Eating more vegetables and drinking less alcohol can delay onset of Type 2 diabetes, according to a new study published in the journal Lancet.
In this study, 577 adults who were a high-risk for Type 2 diabetes were followed for over 20 years to determine how diet and lifestyle changes would affect development of the disease. The study participants were assigned to four groups to make improvements to diet only, exercise only, diet and exercise combined or no lifestyle changes.
After two decades, people who improved their diet and exercise habits were seven percent less likely to develop Type 2 diabetes as compared to those who made no lifestyle changes.
The researchers believe increased intake of vegetables and limiting alcohol consumption contributed to lowered risk of Type 2 diabetes. Other dietary changes that prevent Type 2 diabetes include lowering total fat intake and increasing daily fibre intake.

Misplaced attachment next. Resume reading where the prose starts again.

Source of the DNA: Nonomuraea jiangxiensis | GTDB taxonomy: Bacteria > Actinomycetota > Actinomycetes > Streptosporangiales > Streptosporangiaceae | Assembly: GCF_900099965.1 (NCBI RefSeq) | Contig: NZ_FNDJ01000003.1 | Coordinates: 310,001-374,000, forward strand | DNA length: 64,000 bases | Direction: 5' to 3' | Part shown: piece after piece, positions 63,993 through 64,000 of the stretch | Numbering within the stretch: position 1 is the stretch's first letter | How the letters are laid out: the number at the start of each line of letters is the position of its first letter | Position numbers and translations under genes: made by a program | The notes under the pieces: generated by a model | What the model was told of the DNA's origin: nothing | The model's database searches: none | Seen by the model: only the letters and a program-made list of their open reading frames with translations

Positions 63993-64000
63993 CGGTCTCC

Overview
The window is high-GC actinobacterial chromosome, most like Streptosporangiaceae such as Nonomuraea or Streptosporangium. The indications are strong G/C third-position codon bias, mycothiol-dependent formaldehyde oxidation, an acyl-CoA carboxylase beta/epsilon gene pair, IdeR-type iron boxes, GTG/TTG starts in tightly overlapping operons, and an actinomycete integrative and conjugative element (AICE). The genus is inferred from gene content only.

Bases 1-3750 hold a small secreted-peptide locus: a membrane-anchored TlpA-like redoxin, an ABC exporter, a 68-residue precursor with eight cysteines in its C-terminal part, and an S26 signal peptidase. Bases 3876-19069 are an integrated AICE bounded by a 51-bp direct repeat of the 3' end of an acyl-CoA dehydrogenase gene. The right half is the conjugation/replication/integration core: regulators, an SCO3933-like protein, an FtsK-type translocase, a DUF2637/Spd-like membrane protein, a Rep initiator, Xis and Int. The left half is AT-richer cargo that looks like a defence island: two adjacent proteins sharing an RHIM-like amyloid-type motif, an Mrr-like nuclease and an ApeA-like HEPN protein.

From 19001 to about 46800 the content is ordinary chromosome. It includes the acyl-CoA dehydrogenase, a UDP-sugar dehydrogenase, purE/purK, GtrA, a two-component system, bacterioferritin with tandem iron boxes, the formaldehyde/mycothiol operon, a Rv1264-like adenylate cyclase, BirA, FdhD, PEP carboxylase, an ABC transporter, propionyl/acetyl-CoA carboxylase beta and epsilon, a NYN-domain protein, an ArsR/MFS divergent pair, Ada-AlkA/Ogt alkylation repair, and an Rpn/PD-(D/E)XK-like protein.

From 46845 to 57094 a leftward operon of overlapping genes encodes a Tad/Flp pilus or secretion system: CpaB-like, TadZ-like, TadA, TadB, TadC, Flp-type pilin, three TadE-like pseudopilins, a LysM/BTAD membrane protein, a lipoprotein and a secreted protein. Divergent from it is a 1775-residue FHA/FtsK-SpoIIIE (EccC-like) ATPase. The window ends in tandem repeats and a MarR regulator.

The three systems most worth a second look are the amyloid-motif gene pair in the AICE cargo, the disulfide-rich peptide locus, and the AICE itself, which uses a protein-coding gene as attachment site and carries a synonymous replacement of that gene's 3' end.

According to the Canadian Diabetes Association, 80 percent of people with type 2 diabetes will die as a result of heart disease or stroke.
For more information about Type 2 diabetes prevention and diet, check out Leslie Beck's Foods that Fight Disease.
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